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Priya Motiani

JWB Blogger

Dragon House’s Master Chef Leaks Fiery Chinese Recipes To JWB

  • JWB Post
  •  June 29, 2016


It is not every day that you get to peek into the kitchenette of the city’s best Chinese restaurant. So when you do get to do so, you should practice speedy penmanship before you go.

(No, I’m not talking rubbish. This will totally make sense in a little while. Bear with me.)

So, where was I? Ah yes! I wish someone had given me that advice when I, along with my armor – pen and journal, visited Dragon House at The Country Inn & Suites last week.

Now, I am a huge fan of the food that the place serves, so it is pretty apparent that I was excited to meet Master Chef Daniel Rao, and to see for myself how those scrumptious dishes are created. And in that sense, I was in good fate because Master Chef Daniel had planned teaching us two recipes – Tiger Prawn in Black Bean Sauce and Crackling Noodles in Lotus Leaves.

‘Let’s get started then, shall we?’ is exactly what I did not say, because even before my vocal cords could create any sound, whatsoever, the Chef had already finished prepping up the ingredients. Hmmm.

“For Tiger Prawn in Black Bean Sauce, here’s what you’ll need,” the Chef pointed towards the ingredient tray:

Tiger prawns – 250 gm

Black beans – 10 gm

Hot garlic sauce – as per taste

Diced red, yellow, and green bell peppers – 15 gm each

Spring onions – 15 gm

Aromat powder – ½ tsp

Oyster sauce – 1 tsp

Cooking wine – 3 tsp

Sesame oil – 1 tsp

A little bit of Cornflour to thicken the sauce

Me: You know Chef, I’ve often heard people saying that they don’t try their hand at cooking Chinese food because it’s got a whole lot of ingredients that are usually not found in the regular household. But seeing the ingredients in front of me now, I think people have been disillusioned about Chinese food all along!

Daniel: The ingredients, as you can see, are very healthy and easily accessible.

Me: The Aromat powder seems strange to me though. Do you make it here?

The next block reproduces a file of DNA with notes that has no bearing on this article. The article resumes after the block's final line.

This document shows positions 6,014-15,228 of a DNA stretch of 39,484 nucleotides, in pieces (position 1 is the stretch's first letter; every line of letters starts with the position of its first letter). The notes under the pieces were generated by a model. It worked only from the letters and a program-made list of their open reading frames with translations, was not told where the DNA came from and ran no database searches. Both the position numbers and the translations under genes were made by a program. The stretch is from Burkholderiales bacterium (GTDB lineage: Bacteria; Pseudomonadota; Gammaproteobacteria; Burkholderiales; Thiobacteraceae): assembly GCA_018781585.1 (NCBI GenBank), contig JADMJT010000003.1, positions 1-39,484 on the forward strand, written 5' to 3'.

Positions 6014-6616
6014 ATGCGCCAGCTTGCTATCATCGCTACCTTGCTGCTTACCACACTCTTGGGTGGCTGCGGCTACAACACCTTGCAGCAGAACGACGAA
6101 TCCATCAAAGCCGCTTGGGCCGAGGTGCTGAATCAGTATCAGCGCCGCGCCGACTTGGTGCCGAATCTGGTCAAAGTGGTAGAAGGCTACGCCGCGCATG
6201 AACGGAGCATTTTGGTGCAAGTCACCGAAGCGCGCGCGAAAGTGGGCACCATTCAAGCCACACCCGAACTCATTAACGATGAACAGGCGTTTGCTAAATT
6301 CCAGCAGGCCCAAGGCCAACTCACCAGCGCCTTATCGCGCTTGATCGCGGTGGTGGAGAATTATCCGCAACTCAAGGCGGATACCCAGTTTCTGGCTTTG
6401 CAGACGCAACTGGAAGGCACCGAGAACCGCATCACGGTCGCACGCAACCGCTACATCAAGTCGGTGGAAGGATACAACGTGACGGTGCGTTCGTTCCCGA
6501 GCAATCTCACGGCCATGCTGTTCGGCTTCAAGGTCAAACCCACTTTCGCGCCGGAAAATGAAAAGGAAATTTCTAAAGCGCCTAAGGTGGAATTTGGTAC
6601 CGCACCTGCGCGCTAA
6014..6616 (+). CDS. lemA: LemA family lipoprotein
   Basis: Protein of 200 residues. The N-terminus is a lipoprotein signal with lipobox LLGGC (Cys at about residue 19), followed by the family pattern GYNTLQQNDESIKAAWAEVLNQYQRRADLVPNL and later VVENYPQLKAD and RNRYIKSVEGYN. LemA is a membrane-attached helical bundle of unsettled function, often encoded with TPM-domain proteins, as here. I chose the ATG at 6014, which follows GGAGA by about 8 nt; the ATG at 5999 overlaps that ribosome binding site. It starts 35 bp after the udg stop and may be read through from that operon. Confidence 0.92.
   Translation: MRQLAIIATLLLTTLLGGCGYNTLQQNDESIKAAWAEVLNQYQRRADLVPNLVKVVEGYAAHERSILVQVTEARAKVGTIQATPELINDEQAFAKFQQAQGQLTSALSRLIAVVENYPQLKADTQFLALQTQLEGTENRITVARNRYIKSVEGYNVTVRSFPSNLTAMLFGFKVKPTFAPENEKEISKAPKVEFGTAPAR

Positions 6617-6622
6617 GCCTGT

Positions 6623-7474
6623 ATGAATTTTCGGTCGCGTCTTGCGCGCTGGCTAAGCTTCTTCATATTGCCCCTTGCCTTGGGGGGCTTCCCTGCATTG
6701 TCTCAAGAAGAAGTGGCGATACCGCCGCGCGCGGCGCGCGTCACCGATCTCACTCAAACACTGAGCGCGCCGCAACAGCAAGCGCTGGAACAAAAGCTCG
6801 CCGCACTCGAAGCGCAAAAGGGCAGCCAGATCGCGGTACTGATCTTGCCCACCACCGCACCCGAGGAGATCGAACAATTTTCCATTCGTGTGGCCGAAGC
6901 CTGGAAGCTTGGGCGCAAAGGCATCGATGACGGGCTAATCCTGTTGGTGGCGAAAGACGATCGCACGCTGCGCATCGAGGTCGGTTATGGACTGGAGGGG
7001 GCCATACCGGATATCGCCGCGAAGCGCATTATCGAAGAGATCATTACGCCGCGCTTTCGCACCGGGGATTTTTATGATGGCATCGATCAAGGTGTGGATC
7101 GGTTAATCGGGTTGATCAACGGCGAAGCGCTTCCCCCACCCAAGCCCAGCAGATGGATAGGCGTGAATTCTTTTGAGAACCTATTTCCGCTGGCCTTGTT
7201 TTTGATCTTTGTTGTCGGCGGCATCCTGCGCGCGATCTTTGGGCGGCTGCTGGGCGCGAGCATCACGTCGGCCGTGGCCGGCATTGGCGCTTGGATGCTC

Daniel: No. This, again, can be found conveniently at nearby stores. What we use is the Knorr Aromat powder.

Me: Hmmm. What is so special about the Tiger prawns? Are they any different from the regular ones?

Daniel: Yes, they’re the best kind of prawns and are also a bit more expensive than the regular ones. Come, I’ll show you the unpeeled ones. Can you see the stripes?

Me: Oh yes! Now I totally get the name.

Here’s a fun fact about this recipe: After marinating the prawns, you need not necessarily keep them aside. They’re ready to be used instantly.

Daniel: People think that it is difficult to get prawns in land-locked regions such as Rajasthan, and even the ones that are available are not necessarily of good quality. But here, we are the first ones to receive sea-food as it touches the land, hence ensuring freshness and quality.

While we were conversing, the tiger prawns were partying all naked in a deep pool of hot oil. And voila! They were out in no time. Next in went the beans, the vegetables, and the sauces.

A little sautéing followed by the return of the Tiger prawns in the wok lead to this scrumptious creation:

Now, I know you might think that I’ve got some flight or something to catch due to which I’m being miser with words that should describe the cooking process, but such is not the case. The dish was actually ready in a few minutes. And I was struggling to keep up with the pace by quickly scribbling everything down in my diary.

Another way of presenting the same dish

Next up, the chef announced the cooking of a vegetarian recipe. Hah! You should have seen Sanchit and Pallav’s sighs of relief on hearing this meat-free inclusion!

Crackling Noodles in Lotus Leaves

Boiled Noodles – 200 gms

Broccoli – 20 gms

Baby corn – 10 gms

Black mushroom – 10 gms

Shredded cabbage – 15 gms

Shredded carrot – 05 gms

Shredded onion – 05 gms

Spring onion – 10 gms

Shredded Red/ Green/ Yellow Bell Peppers – 10 gms

Crispy noodles – 30 gms

Lotus leaf – 1

Oil – 15 ml

Soya sauce – 1 tsp

Aromat pwd – ½ tsp

White pepper – ¼ tsp

Now this recipe is every bit as intriguing as it sounds! The oh-la-la ingredient, you ask, is the lotus leaf.

Chef Daniel started out by blanching the lotus leaf in hot water so as to trigger the pleasant aromas hidden inside it.

Next, he tossed all the veggies in a heated wok of oil and added the soya sauce, aromat powder, and white pepper. Once everything was finely tossed, he added the crispy noodles.

What happened after this had all my attention glued. The chef encapsulated the crackling noodles in the lotus leaf, and then used a pair of scissors over the leaf.

So, to a person like me, it seemed as if the noodles inside were trying to say Peeeek-a-boo!

Looks tempting, doesn’t it? HELL YEAH it does!

Before taking our leave, as a customary ritual, I asked Chef Daniel to leave a message for the readers. Here’s what he said:

Daniel: Chinese food is good for all age-groups, and it is very easy and quick to make once you have your ingredients prepped-up. So, do not fret away from trying your hand and your taste buds at it!

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